“It’s hard not to count this as a win,” said Lillian Alvernaz, Indigenous Justice Legal Fellow with the ACLU of Montana. “The arguments seemed pretty clear, but it’s always scary” when the Supreme Court considers Indian law.

    “On a practical level, this means that members of the Crow Tribe can continue to hunt on unoccupied lands like the Bighorn National Forest to provide sustenance for their families and children,” Alvernaz said in a statement. “This is especially important for the well-being and health of the tribe because access to healthy food on the reservation is limited.

    “More broadly, through this decision, the Supreme Court held the federal government accountable to its treaty obligations and affirmed tribal sovereignty,” she added. “Throughout the history of colonization, tribes have upheld their end of treaties while the federal government has consistently fallen short of its obligations. We’re hopeful that this ruling marks a new day, one where the federal government lives up to its treaty obligations and recommits to the important principles of tribal sovereignty and self-determination of tribes in the United States.”

    At Crow
    While some Wyoming hunters may be imagining the worst following the ruling, on the Crow Reservation professor Timothy McCleary of Little Big Horn College said social media was blowing up with celebration of the high court's decision.

    "It's pretty exciting," he said. "I wasn't particularly surprised."

    McCleary was one of the signatories to a friend of court brief filed in Herrera's case before the Supreme Court.

    He said a previous court ruling that found in favor of Wyoming over the Crow Tribe had left some tribal members feeling wronged. Now the issue will be how Wyoming handles the issue of conservation and occupation, he said.

    "Wyoming can't take away the hunting right, it's there," he said.

    "We're all human beings, it's just a matter of figuring out how to work together."

    https://billingsgazette.com/outdoors...3674290a6.html

  3. #3
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    I heard about this on the radio. The tribe had a deal. And a deal is a deal.

    Delta in a nutshell: Breeding grounds + small wetlands + big blocks of grass cover + predator removal + nesting structures + enough money to do the job= plenty of ducks to keep everyone smiling!

    "For those that will fight for it...FREEDOM...has a flavor the protected shall never know."
    -L/Cpl Edwin L. "Tim" Craft

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    meanwhile, one of Delta's hen ringnecks with a transmitter was shot a couple of weeks ago by a Crow man making a stew....
    Ugh. Stupid people piss me off.

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    A deal that should not have been made to a conquered people. Special classes of people is stupid as shit. However, the deal was made. Wildlife will pay the price.

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    Until “unoccupied” is defined.

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    Ever seen the Cherokee working shifts on a school of walleye? Goes on for days until the last one is in the cooler. Pretty impressive really...

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    Indians of now are not what they were. This will give them a free pass to rape the environment. At some point all agreements need to be updated. What happens when indians are aloud to hunt on private ranches that a treaty from 1903 says belonged to them?

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    What happens when indians are aloud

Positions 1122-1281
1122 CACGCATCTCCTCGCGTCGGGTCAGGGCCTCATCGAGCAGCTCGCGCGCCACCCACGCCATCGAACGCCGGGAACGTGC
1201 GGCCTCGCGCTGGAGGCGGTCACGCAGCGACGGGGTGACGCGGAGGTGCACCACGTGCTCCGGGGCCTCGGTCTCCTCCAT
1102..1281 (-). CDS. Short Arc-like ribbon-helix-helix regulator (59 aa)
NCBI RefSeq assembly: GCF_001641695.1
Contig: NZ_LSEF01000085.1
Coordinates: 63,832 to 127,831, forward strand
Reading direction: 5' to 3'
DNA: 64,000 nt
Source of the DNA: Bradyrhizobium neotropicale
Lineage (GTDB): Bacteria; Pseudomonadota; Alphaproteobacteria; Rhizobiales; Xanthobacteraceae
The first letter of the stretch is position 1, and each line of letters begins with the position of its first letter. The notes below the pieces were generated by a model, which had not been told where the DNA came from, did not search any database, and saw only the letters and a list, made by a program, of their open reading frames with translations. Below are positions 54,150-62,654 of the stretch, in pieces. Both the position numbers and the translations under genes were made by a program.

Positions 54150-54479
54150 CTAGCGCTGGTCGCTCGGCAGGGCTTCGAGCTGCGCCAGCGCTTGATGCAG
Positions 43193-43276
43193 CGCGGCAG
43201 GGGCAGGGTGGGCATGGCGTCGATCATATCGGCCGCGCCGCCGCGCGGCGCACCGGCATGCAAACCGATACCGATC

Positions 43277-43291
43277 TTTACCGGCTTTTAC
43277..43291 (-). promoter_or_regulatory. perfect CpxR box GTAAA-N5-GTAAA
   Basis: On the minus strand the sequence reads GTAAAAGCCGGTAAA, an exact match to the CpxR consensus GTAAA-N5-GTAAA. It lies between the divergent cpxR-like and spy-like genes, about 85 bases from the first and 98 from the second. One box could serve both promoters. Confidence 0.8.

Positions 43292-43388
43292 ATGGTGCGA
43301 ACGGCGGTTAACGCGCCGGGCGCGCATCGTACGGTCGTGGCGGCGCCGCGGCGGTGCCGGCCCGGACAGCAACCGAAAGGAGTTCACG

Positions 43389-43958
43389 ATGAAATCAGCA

They are pretty quiet. Noise would be the least of the issue...

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    On the Indian reservation we stayed on in Montana, any animal that passed through was shot. There were very few deer or any other big game for that matter. We were told the week before we got there the Indians treed a family of black bears that were passing through and shot the sow and 2 cubs. The good news is they are too lazy to hunt upland birds.

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    Quote Originally Posted by JABIII View Post
    They are pretty quiet. Noise would be the least of the issue...
    Beat me to it. Well, except when they get to drinkin'.

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    Bit of an over generalization don't you think? There are plenty of indian hunters who get after it like it is their job. Because it is. The one I ran into in Saskatchewan 2 years ago who was running pothole to pothole with a .22 shooting every duck he could find for instance...

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    Quote Originally Posted by JABIII View Post
    A deal that should not have been made to a conquered people. Special classes of people is stupid as shit. However, the deal was made. Wildlife will pay the price.
    Yeah, cause wildlife hasnt paid the price already? When the white man showed up, is when the resource became non sustainable. Market hunting completely destroyed entire species. Hell, I say give the Indians a fair chance. They managed the land for a long time before Europeans got here.
    "Opinion on everything, expert on nothin' "

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    Old Indian is not new Indian!

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    He should be able to hunt just like when the deal was made,,........cedar sapling bow, catgut string, and a stone arrowhead....or just a spear.

    Sent from my moto z3 using Tapatalk

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    Quote Originally Posted by Catdaddy View Post
    He should be able to hunt just like when the deal was made,,........cedar sapling bow, catgut string, and a stone arrowhead....or just a spear.

    Sent from my moto z3 using Tapatalk
    cousin eddie.jpg

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    Hold on. I thought Indians prayed to the great spirit and thanked each dead animal, only took what they needed to survive the winter, wasted nothing, and lived peacefully with each other.

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    Pre firewater and Catholicism.

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    Quote Originally Posted by tman View Post
    Yeah, cause wildlife hasnt paid the price already? When the white man showed up, is when the resource became non sustainable. Market hunting completely destroyed entire species. Hell, I say give the Indians a fair chance. They managed the land for a long time before Europeans got here.
    When did Sammy Fretwell join Ducks?

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    Quote Originally Posted by JABIII View Post
    They are pretty quiet. Noise would be the least of the issue...
    And his teachers want more money.